Read it like a parser:
"If [condition] then execute next statement or block. Well, here we have an open block token, so everything in the block gets executed. And here we have a close block token, OK, that's the end of that block." So it executes an empty statement.
As for what value gets returned, again, read it like a parser. If we enter the first blank block, the next token is an else, which means control flow skips down to after the current if/else chain. If we enter the second blank block, same thing. If we enter the last block, we hit a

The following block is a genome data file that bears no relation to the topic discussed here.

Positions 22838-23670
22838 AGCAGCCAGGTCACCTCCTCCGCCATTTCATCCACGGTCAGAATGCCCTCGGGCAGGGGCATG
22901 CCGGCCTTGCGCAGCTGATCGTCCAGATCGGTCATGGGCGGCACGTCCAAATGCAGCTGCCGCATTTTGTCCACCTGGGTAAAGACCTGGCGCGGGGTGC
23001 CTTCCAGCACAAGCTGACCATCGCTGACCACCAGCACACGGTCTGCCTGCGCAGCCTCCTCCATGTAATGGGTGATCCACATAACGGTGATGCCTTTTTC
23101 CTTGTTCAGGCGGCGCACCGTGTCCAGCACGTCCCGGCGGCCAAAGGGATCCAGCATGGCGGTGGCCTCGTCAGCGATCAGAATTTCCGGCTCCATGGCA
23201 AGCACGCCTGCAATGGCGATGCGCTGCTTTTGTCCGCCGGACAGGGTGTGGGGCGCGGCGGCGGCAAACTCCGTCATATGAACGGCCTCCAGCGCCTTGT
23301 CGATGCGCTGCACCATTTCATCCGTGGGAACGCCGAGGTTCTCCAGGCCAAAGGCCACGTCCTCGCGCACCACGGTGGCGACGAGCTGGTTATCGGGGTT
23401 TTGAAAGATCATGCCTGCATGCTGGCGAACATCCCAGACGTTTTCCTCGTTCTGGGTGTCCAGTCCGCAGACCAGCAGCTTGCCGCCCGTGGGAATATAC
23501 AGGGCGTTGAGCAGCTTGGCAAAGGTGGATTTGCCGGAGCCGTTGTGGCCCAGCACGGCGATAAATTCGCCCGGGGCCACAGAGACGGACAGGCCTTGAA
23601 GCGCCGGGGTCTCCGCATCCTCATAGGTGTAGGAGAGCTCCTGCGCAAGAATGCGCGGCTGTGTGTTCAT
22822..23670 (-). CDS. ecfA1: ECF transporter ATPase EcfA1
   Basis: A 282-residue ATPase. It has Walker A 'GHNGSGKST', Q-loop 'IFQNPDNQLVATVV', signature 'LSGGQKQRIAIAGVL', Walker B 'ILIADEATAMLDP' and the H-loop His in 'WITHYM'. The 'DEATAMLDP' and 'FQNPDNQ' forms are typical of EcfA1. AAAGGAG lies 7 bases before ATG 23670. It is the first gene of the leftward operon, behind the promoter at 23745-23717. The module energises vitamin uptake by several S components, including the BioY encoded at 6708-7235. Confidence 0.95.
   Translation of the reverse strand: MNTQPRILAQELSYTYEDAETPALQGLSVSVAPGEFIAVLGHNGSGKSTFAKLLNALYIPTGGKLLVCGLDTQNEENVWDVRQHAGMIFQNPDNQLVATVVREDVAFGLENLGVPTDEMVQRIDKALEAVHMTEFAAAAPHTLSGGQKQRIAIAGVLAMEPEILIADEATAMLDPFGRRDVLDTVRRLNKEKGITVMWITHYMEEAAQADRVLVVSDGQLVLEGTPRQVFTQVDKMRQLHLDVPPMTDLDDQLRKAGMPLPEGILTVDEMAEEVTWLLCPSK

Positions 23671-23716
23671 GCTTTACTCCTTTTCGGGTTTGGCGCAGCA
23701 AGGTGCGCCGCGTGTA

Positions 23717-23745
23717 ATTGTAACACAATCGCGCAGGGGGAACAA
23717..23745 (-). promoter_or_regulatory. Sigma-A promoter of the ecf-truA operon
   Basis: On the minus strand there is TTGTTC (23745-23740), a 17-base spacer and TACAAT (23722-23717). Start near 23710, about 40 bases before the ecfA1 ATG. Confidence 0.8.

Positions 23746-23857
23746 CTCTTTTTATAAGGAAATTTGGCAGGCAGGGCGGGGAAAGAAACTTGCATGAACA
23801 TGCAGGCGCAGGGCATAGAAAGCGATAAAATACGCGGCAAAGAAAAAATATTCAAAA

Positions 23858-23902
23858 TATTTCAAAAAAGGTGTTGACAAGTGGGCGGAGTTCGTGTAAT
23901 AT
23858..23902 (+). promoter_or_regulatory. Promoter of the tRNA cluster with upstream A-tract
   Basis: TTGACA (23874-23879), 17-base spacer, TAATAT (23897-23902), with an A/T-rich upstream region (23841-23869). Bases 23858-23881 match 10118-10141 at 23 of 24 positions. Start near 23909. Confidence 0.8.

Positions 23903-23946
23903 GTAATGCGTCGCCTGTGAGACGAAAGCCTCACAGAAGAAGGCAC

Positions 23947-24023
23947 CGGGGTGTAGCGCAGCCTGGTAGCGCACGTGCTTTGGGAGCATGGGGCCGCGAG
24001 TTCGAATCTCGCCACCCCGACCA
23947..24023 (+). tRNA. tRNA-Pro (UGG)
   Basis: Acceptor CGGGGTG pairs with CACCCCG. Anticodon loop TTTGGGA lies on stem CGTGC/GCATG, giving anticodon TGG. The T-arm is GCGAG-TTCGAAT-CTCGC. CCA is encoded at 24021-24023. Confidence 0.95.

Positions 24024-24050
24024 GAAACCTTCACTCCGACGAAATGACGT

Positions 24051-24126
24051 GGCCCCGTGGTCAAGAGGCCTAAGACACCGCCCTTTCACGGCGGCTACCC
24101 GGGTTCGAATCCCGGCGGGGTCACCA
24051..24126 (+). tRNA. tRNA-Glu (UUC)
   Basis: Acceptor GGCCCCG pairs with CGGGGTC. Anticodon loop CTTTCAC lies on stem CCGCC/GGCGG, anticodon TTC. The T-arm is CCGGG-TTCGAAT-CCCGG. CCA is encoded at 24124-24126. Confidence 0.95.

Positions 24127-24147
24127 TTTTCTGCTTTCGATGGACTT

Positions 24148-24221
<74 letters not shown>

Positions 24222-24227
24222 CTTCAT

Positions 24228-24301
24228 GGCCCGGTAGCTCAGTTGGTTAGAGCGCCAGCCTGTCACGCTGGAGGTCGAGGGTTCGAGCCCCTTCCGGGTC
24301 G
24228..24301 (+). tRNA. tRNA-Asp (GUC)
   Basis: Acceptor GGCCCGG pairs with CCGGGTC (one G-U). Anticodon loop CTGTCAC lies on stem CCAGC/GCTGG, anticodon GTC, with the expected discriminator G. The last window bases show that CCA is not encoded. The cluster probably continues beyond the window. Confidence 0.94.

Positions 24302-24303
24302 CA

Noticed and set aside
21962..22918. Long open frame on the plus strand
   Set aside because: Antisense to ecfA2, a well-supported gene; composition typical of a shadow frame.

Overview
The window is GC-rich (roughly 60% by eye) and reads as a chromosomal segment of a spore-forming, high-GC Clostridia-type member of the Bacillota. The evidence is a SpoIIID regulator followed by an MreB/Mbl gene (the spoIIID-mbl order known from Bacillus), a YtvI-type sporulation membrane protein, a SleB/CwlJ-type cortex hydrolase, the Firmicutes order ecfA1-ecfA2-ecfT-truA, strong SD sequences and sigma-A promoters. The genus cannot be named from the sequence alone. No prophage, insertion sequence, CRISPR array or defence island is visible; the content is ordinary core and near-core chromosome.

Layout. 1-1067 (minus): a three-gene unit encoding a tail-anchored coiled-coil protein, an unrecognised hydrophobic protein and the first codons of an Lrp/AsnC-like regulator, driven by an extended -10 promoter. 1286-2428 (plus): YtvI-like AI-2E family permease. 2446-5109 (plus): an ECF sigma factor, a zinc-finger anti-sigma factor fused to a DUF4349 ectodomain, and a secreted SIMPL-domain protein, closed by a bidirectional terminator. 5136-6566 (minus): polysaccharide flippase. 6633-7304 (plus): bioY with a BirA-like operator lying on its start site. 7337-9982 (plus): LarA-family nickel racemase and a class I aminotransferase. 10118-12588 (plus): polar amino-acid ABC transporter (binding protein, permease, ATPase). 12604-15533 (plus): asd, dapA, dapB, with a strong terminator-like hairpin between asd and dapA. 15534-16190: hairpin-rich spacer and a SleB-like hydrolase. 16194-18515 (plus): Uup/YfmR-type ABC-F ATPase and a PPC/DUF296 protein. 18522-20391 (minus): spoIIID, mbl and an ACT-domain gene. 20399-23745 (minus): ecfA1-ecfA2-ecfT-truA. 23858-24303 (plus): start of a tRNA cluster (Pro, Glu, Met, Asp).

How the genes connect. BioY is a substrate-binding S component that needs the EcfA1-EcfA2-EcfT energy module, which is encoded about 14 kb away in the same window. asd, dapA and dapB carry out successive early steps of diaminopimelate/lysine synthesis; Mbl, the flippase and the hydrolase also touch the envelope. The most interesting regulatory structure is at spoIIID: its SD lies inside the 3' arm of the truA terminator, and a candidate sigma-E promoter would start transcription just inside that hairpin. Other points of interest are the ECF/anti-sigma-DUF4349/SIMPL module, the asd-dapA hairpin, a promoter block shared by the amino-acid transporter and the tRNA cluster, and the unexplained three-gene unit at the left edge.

return false and return with a value of
Otherwise, we start hitting those close braces and slide all the way down to the next actual statement, which is the next iteration of the
for loop, and we do it all over again. And if we make it all the way through the loop without ever triggering the
return false, then control flow passes to the
return true line, and we return